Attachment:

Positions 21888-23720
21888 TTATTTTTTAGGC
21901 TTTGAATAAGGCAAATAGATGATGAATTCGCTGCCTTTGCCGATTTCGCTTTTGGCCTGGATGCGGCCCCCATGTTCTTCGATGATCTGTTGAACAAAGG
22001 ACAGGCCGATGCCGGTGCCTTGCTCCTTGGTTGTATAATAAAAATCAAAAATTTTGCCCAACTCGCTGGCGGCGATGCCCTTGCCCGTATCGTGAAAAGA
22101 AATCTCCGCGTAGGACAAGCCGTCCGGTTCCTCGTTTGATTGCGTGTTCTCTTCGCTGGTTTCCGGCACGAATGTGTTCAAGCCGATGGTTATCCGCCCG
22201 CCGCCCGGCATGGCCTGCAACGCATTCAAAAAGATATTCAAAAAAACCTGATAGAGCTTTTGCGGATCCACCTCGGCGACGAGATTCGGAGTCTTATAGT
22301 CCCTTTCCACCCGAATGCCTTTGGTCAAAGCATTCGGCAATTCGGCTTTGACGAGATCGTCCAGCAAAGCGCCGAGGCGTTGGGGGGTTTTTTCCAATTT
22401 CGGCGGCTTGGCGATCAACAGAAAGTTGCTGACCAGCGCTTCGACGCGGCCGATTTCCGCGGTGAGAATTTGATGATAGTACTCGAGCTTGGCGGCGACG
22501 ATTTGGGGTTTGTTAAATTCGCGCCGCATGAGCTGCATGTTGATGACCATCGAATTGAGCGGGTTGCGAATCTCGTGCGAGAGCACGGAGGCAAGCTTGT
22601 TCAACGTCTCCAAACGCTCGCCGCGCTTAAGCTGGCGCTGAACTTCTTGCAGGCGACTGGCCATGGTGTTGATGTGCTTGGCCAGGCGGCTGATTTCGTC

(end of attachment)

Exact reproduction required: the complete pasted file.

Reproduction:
Positions 21888-23720
21888 TTATTTTTTAGGC
21901 TTTGAATAAGGCAAATAGATGATGAATTCGCTGCCTTTGCCGATTTCGCTTTTGGCCTGGATGCGGCCCCCATGTTCTTCGATGATCTGTTGAACAAAGG
22001 ACAGGCCGATGCCGGTGCCTTGCTCCTTGGTTGTATAATAAAAATCAAAAATTTTGCCCAACTCGCTGGCGGCGATGCCCTTGCCCGTATCGTGAAAAGA
22101 AATCTCCGCGTAGGACAAGCCGTCCGGTTCCTCGTTTGATTGCGTGTTCTCTTCGCTGGTTTCCGGCACGAATGTGTTCAAGCCGATGGTTATCCGCCCG
22201 CCGCCCGGCATGGCCTGCAACGCATTCAAAAAGATATTCAAAAAAACCTGATAGAGCTTTTGCGGATCCACCTCGGCGACGAGATTCGGAGTCTTATAGT
22301 CCCTTTCCACCCGAATGCCTTTGGTCAAAGCATTCGGCAATTCGGCTTTGACGAGATCGTCCAGCAAAGCGCCGAGGCGTTGGGGGGTTTTTTCCAATTT
22401 CGGCGGCTTGGCGATCAACAGAAAGTTGCTGACCAGCGCTTCGACGCGGCCGATTTCCGCGGTGAGAATTTGATGATAGTACTCGAGCTTGGCGGCGACG
22501 ATTTGGGGTTTGTTAAATTCGCGCCGCATGAGCTGCATGTTGATGACCATCGAATTGAGCGGGTTGCGAATCTCGTGCGAGAGCACGGAGGCAAGCTTGT
22601 TCAACGTCTCCAAACGCTCGCCGCGCTTAAGCTGGCGCTGAACTTCTTGCAGGCGACTGGCCATGGTGTTGATGTGCTTGGCCAGGCGGCTGATTTCGTC